If through Christ’s death we participated in death, then through Christ’s risen life we participate in life. We die with Jesus and rise to life in Jesus. Elsewhere Paul writes, “if we have died with Christ, we believe that we will also live with Him” (Romans 6:8). In John’s Gospel, Jesus consistently teaches about a real, indwelling relationship that we can have with Him. Praying before His arrest, Jesus asks the Father that future followers would experience the unity with one another like they – the Father and the Son – experience with one another: “that they may be one as we are one – I in them and You in Me” (John 17:22-23).

Jesus lives within us as a community of followers of Him, but also lives within us individually. Augustine said this unifying bond of love between the Father and the Son was the Holy Spirit. So, the unity we experience of Jesus (“I in them”) comes by the Holy Spirit’s presence in our lives. Because of this, Paul can describe us corporately as “the temple of the living God” (2 Corinthians 6:16), but also individually saying “your bodies are temples of the Holy Spirit” (1 Corinthians 6:19). Both the corporate and individual aspects are true. How could it be otherwise?

Here in Galatians, though, Paul is referring to himself as individually being completely overtaken with the life of Christ. He is, as he states in another letter, “a new creation” in which “the old has gone” and “the new has come” (2 Corinthians 5:17). Boiling it down to the basic level in another place, he says: “for to me, to live is Christ” (Philippians 1:21).

Lord, I never though it would be good to stop living, but thank You that You live in me.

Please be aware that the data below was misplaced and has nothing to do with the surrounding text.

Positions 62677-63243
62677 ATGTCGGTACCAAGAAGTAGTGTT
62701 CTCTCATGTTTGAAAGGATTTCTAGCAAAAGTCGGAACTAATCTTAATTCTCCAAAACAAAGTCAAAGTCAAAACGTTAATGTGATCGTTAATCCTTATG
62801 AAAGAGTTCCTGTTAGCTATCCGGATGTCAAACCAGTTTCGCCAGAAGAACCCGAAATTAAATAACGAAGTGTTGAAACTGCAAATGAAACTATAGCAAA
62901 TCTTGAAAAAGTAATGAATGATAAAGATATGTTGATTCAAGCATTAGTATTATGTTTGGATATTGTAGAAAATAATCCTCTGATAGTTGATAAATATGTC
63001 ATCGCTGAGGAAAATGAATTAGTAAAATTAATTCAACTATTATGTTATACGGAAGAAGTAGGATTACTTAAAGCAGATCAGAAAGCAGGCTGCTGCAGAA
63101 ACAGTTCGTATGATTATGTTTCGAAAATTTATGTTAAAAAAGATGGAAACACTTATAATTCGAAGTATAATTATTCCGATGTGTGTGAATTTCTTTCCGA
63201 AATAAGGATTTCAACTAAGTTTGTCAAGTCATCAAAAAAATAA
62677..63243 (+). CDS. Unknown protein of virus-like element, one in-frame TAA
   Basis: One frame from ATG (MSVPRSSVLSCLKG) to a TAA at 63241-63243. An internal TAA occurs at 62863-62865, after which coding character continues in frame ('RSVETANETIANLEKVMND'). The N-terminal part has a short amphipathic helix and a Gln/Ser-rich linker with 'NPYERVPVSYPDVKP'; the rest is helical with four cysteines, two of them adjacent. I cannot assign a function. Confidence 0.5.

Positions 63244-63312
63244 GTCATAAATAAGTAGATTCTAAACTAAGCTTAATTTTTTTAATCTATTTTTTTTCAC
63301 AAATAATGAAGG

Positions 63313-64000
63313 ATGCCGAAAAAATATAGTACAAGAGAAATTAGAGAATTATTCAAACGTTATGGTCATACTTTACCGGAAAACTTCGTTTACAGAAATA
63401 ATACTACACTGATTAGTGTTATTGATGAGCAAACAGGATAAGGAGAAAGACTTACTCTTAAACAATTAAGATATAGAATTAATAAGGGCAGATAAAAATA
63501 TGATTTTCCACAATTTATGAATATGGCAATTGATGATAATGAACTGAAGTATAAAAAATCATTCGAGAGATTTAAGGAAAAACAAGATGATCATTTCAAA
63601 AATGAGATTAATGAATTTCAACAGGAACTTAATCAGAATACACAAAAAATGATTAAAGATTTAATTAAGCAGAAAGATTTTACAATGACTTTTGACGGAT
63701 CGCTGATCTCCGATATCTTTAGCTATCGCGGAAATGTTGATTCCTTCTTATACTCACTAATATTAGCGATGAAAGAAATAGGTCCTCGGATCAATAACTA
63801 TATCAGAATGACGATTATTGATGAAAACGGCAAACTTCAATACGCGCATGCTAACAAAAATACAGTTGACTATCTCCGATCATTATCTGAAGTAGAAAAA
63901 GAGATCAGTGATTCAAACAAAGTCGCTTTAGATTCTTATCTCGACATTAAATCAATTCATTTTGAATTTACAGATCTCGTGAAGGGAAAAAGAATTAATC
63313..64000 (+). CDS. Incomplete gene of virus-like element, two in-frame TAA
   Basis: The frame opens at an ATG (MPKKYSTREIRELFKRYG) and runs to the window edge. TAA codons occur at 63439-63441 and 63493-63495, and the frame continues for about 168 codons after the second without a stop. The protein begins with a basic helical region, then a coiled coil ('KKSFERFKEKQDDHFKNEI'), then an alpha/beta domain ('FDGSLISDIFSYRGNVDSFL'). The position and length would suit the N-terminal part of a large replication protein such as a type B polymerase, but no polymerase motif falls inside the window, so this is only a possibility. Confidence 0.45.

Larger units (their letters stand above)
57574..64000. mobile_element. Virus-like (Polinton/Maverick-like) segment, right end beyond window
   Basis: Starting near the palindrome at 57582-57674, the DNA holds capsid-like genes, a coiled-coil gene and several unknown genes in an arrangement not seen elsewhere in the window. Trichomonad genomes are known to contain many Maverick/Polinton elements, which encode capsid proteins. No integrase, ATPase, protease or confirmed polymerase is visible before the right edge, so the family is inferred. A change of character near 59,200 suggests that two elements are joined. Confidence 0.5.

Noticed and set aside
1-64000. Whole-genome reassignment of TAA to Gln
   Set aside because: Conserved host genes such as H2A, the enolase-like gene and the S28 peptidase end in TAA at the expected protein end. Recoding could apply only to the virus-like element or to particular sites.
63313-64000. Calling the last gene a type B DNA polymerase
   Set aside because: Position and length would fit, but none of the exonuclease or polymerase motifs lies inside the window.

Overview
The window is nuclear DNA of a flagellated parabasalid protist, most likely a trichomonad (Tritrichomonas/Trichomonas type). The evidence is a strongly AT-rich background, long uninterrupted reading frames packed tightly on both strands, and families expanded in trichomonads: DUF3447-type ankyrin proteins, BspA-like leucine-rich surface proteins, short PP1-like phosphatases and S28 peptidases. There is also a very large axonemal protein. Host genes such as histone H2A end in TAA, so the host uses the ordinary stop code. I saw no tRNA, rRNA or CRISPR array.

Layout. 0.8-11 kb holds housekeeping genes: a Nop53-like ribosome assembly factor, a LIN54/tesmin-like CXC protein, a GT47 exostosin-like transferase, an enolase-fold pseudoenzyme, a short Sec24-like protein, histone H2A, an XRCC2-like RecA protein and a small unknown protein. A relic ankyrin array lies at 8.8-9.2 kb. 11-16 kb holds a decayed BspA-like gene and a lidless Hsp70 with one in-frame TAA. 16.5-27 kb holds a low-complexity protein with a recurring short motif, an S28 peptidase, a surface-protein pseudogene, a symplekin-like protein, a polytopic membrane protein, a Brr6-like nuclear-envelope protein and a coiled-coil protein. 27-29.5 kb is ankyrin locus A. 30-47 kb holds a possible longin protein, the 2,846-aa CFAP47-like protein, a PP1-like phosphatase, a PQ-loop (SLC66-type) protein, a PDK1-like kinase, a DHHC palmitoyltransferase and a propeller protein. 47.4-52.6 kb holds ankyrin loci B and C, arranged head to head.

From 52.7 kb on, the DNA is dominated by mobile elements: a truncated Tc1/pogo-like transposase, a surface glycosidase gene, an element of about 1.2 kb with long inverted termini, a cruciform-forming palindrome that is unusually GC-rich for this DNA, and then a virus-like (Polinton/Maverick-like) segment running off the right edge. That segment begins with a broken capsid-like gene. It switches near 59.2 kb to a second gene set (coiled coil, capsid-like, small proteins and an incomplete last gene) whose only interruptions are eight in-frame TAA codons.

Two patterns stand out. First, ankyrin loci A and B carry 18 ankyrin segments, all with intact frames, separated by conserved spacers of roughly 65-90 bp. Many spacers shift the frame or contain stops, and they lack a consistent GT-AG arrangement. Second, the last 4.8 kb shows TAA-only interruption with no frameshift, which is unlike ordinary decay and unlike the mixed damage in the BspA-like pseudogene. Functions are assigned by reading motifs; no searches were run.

Thank You for the gift of life that I experience with and in You.
May it be true for me that to live is Christ.

I Have Been Crucified with Christ (Galatians 2:20, part 1)

Since my message, “The Real Gospel,” I have been thinking about Paul’s words in Galatians 2:20:

I have been crucified with Christ and I no longer live, but Christ lives in me. The life I live in the body, I live by faith in the Son of God, who loved me and gave Himself for me.

These words are so familiar to me, yet they have a depth of meaning I often overlook. Over the next few days on my blog, I will reflect on these words for our lives. Today, I’m considering the first part of that verse: “I have been crucified with Christ.”

Paul writes elsewhere: “we know that our old self was crucified with Him so that the body ruled by sin might be done away with, that we should no longer be slaves to sin – because anyone who has died has been set free from sin” (Romans 6:6-7). As Jesus Christ was physically crucified on the Cross, our own sinful nature was crucified.

Jesus’ death on the Cross was a historical event that is not disputed by historians. Still, there is something personally effective for each person that occurred at the Cross in Jesus. “We are convinced that One died for all, and therefore all died” (2 Corinthians 5:14b). “God made Him who had no sin to be sin for us” (2 Corinthians 5:21). Taking upon Himself not only our sin but also our very selves, Jesus was crucified.

In His crucifixion, we – our old selves, that is – were killed. We suffered death with Him, though in God’s mercy to us only Jesus Himself experienced the literal weight of sin’s bloody death. When we come by faith to Jesus Christ, we choose to spiritually associate with His death and we, too, die. We die to our capacity to make ourselves right by acts of righteousness under the law, and we also die to our tendency to live in rebellion to God through selfish sin. It is a new beginning that begins with a final end to ourselves. “I have been crucified with Christ.”

Jesus, how can it be that one so innocent as You took all the pain and judgment?
How is it that you would suffer so much for me?
Thank You…thank You…beyond all words, thank You!